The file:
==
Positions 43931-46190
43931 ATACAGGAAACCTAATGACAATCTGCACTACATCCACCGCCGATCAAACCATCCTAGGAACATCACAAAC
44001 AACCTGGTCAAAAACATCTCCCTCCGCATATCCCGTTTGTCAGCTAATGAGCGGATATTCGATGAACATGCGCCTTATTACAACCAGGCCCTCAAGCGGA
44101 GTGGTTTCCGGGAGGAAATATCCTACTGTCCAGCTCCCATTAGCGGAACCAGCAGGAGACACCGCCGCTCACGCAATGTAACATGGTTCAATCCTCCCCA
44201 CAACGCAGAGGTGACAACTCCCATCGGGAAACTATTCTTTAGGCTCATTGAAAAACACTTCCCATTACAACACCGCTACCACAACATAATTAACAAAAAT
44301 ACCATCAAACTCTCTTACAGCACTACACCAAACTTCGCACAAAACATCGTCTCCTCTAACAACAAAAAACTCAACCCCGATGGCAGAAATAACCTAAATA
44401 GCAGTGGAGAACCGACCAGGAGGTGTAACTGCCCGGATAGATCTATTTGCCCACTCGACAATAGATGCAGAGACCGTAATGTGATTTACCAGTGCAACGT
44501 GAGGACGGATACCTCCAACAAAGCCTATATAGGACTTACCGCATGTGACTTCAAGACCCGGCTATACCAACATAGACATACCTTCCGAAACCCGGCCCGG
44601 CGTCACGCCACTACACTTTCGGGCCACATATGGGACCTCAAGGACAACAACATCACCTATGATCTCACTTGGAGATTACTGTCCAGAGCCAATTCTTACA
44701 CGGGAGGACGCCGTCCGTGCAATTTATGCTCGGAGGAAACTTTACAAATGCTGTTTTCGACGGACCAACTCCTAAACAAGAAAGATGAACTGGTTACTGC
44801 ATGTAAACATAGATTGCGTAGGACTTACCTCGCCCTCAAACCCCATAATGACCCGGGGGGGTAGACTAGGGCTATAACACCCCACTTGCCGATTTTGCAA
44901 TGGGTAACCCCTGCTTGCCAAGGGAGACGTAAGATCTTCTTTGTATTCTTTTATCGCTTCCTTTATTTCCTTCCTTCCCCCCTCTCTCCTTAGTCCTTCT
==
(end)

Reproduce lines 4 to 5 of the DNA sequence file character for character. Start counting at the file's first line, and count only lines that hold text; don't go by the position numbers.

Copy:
44101 GTGGTTTCCGGGAGGAAATATCCTACTGTCCAGCTCCCATTAGCGGAACCAGCAGGAGACACCGCCGCTCACGCAATGTAACATGGTTCAATCCTCCCCA
44201 CAACGCAGAGGTGACAACTCCCATCGGGAAACTATTCTTTAGGCTCATTGAAAAACACTTCCCATTACAACACCGCTACCACAACATAATTAACAAAAAT